When you adjust your white balance for various scenarios, your camera tries to make the picture a more true white, by adding colors that ‘neutralize’ the color emitted from the type of light you are in. For example, in incandescent light, your camera will actually cast a bluish tone so that your whites do indeed to appear white rather than orange-ish (the temperature of the incandescent light).

So here are the pictures from my assignment, all taken outside on a relatively sunny day. In cases where the white ledge that the cherries are on is actually quite white, that’s when the camera was set to automatic or sunny (it got it right because that was truly the light I was in). In pictures that are more orange (cloudy or shade settings) or more blue (tungsten or fluorescent), the camera is correcting as I instructed it to do, I’m just not in the light I told it I was. Cool, huh? Enjoy!

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Haiku Friday: Empty Nest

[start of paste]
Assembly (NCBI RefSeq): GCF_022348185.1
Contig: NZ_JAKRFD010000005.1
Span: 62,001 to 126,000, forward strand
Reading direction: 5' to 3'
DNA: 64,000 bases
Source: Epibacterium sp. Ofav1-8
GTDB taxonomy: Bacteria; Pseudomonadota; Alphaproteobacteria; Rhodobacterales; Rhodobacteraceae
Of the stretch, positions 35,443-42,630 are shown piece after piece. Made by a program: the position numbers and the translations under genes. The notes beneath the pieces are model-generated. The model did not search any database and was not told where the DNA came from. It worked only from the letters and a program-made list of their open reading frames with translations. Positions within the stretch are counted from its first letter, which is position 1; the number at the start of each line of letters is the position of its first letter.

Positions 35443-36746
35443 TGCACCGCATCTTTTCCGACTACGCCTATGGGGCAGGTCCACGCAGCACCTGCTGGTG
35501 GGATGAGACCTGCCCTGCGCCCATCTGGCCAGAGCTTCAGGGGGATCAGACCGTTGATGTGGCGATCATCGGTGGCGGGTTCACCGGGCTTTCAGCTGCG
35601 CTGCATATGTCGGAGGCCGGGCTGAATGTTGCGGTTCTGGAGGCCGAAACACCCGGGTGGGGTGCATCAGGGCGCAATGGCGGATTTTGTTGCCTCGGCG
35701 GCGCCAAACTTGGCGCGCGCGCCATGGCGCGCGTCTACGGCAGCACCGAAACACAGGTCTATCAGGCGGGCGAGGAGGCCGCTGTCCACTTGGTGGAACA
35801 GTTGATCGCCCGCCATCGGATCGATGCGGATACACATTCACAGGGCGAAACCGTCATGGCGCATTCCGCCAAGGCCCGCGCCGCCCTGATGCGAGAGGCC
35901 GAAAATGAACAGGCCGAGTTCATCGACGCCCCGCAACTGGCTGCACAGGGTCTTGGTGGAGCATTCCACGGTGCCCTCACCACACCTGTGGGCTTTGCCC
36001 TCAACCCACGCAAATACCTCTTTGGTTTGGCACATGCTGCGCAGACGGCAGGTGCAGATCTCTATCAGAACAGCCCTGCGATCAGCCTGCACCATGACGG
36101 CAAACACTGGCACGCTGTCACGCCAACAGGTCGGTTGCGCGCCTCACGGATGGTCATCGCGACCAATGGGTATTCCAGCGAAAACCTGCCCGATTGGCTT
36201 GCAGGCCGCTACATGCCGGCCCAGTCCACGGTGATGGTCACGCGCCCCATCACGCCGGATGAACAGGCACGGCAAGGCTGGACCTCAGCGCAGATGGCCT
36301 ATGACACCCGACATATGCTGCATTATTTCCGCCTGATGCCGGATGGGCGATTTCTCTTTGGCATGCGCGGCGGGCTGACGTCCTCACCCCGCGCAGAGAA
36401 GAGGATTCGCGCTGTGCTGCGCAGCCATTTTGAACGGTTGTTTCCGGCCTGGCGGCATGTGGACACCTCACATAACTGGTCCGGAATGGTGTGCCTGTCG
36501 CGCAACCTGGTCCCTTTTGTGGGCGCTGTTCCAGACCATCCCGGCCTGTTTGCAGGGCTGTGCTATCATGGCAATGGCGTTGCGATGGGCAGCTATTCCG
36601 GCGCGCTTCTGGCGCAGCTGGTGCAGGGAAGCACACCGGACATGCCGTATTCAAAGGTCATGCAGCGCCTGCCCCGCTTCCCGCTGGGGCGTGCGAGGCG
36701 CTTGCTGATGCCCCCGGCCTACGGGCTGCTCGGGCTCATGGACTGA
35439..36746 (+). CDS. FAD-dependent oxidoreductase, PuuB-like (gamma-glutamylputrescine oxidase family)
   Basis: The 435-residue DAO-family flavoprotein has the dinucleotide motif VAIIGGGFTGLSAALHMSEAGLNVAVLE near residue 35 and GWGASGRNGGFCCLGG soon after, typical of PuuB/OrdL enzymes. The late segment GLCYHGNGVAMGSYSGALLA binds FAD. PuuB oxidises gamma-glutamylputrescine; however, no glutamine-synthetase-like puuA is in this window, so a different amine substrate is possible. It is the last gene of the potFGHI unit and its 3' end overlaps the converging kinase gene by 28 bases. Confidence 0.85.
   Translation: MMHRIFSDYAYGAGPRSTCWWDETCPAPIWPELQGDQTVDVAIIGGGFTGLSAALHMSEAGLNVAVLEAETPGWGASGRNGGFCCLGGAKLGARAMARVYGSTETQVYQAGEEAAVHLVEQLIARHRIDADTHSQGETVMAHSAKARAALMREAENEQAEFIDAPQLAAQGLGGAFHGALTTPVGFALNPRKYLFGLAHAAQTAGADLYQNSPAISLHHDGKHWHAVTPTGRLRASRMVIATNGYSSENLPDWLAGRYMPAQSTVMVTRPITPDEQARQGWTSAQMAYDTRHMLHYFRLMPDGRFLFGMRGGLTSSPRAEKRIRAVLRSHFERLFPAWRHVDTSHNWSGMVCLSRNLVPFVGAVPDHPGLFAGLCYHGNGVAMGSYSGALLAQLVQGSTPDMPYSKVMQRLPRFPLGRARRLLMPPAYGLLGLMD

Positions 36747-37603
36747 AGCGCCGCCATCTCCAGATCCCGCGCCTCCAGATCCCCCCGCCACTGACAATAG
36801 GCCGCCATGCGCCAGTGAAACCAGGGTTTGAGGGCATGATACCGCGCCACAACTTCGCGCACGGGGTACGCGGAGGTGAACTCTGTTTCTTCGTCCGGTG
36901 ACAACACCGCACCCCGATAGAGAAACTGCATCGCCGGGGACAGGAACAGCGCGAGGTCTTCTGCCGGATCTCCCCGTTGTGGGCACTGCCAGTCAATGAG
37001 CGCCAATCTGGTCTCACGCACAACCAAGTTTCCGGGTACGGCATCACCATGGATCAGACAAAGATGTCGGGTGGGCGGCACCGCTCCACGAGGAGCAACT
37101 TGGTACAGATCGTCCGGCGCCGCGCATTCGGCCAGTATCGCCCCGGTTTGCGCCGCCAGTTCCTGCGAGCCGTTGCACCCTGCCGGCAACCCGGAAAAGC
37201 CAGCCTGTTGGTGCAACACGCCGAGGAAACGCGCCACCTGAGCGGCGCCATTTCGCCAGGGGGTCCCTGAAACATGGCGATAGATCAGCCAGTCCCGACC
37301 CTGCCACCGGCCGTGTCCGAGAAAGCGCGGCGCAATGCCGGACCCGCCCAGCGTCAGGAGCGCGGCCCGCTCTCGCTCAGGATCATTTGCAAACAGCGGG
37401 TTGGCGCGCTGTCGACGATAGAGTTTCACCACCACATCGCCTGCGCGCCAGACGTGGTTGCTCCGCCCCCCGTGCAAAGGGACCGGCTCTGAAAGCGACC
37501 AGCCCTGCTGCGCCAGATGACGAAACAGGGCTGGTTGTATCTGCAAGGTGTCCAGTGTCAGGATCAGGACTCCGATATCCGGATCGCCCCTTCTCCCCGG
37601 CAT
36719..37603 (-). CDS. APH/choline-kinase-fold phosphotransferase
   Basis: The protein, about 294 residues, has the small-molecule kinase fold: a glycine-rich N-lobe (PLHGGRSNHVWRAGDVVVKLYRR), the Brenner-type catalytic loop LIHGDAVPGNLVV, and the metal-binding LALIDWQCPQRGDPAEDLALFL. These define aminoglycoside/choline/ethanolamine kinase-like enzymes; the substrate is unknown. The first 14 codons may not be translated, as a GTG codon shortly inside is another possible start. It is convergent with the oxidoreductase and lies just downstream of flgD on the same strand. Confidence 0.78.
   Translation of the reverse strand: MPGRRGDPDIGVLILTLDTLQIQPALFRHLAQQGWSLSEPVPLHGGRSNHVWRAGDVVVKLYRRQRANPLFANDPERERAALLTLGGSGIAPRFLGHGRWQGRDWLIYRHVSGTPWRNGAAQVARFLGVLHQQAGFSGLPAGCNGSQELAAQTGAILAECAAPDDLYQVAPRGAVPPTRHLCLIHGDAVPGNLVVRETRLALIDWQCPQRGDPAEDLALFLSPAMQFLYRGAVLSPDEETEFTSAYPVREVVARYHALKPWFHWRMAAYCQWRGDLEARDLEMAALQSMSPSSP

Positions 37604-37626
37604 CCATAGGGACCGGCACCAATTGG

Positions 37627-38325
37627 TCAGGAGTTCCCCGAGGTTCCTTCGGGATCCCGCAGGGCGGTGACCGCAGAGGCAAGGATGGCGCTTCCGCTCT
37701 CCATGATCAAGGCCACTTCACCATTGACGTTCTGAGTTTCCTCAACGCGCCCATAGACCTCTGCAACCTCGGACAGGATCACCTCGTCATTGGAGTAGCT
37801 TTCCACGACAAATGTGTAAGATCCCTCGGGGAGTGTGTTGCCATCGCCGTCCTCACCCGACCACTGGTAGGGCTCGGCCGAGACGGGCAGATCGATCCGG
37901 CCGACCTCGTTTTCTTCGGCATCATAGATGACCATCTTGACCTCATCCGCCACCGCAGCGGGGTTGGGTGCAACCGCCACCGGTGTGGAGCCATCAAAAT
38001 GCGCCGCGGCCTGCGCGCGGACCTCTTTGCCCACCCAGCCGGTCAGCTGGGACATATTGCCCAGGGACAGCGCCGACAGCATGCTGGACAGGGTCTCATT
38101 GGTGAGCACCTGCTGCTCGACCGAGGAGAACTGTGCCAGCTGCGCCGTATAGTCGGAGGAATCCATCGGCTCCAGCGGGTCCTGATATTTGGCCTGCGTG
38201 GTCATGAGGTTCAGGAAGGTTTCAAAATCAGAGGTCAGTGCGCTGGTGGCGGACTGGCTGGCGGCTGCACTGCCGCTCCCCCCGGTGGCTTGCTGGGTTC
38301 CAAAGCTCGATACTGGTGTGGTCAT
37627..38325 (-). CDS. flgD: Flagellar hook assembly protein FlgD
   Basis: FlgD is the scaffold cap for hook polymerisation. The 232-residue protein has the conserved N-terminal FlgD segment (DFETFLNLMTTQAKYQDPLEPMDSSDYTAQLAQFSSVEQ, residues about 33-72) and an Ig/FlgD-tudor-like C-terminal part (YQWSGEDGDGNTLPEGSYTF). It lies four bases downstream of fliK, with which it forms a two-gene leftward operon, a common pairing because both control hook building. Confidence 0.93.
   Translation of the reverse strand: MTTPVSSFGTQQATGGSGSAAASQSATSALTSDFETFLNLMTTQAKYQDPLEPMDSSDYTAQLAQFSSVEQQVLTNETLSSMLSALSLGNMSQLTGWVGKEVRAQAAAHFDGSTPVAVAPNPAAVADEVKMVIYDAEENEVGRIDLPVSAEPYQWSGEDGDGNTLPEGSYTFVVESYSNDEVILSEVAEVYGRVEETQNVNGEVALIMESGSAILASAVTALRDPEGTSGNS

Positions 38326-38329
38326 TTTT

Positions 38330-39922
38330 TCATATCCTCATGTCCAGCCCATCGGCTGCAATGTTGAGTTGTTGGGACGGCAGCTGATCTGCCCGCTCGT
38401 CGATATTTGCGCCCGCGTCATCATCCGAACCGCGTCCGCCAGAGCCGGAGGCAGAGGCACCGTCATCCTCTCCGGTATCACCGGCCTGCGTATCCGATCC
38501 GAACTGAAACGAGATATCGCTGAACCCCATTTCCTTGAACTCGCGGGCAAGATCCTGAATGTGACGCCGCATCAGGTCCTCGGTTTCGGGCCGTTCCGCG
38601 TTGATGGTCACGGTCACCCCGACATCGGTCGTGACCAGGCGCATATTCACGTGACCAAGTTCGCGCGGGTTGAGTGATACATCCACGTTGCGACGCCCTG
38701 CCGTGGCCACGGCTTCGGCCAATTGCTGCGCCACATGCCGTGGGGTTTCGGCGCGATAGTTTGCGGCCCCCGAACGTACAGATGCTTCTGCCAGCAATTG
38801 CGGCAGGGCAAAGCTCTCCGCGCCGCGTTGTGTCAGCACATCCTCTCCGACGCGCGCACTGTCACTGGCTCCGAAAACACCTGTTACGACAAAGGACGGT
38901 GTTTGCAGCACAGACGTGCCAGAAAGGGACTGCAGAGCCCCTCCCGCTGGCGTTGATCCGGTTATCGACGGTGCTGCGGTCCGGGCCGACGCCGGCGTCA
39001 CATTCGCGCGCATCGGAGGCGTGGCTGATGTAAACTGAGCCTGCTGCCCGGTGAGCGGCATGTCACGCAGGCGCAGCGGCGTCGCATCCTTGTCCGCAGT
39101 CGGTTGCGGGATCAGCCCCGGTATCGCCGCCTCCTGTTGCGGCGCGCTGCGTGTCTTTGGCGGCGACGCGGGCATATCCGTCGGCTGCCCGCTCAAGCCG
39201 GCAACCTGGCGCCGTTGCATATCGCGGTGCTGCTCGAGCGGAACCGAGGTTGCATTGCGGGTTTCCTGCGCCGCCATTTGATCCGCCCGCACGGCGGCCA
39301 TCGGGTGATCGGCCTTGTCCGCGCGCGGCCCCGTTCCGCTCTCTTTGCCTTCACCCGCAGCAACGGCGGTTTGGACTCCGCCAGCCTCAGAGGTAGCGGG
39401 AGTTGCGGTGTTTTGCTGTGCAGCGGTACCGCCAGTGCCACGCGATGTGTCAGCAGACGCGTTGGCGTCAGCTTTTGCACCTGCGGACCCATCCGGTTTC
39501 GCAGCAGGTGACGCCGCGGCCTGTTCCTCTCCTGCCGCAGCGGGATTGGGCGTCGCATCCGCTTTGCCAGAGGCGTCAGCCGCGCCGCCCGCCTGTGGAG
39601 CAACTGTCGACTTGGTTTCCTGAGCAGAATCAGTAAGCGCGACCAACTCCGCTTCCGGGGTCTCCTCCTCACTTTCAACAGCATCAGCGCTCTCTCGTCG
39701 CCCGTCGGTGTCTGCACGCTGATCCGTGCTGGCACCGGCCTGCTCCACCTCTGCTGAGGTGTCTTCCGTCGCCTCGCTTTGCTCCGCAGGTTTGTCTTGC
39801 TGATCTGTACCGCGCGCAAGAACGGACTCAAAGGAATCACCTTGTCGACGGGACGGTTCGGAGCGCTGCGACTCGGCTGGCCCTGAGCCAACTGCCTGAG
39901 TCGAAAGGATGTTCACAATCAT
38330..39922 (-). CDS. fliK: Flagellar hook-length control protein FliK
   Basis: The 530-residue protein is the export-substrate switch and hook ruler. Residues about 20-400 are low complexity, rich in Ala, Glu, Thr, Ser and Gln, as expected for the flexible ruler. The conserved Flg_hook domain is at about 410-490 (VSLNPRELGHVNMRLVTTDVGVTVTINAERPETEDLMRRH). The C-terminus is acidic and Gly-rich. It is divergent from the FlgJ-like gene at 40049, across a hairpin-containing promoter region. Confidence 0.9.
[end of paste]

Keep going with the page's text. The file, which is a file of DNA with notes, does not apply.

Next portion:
July 16, 2010

Our little robin bird flew away sometime on Wednesday, and we’re keeping our eyes out for baby and momma who are both staying nearby. We are both happy and sad to see him go.

To honor our little one:

In less than two weeks

You’ve grown up and flown away

Fly high, little bird


A sad update

July 11, 2010

After checking in on the baby robins this morning, it appears that only one of the babies has survived. The rational side of me knows this is simply nature’s way, but the sensitive side of me is quite sad.

The little one (I’m assuming the first-born) is growing fast as a weed and nearly takes up the entire nest now. He or she is already grayish/black with feathers all over its body, when just a few days ago it was all pink and ‘fur.’ Its eyes are also clearly open now. I imagine it will only be a couple of days before it will take first flight.

Here are a few pictures of the little one (all from the iPhone so not as good as I would like). You can clearly see how much baby bird has grown. We wish it all the best as it leaves the nest soon.

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Haiku Friday: Hotlanta

July 9, 2010

Oh my, it’s been a hot one this week across all parts of the country. Here’s my dedication to the hot and humid heat of Hotlanta:

Feelin’ hot, hot, hot

Sticky, sweaty, frizzy mess

Come on October!

And because you’re probably singing it now, check out this blast from the past.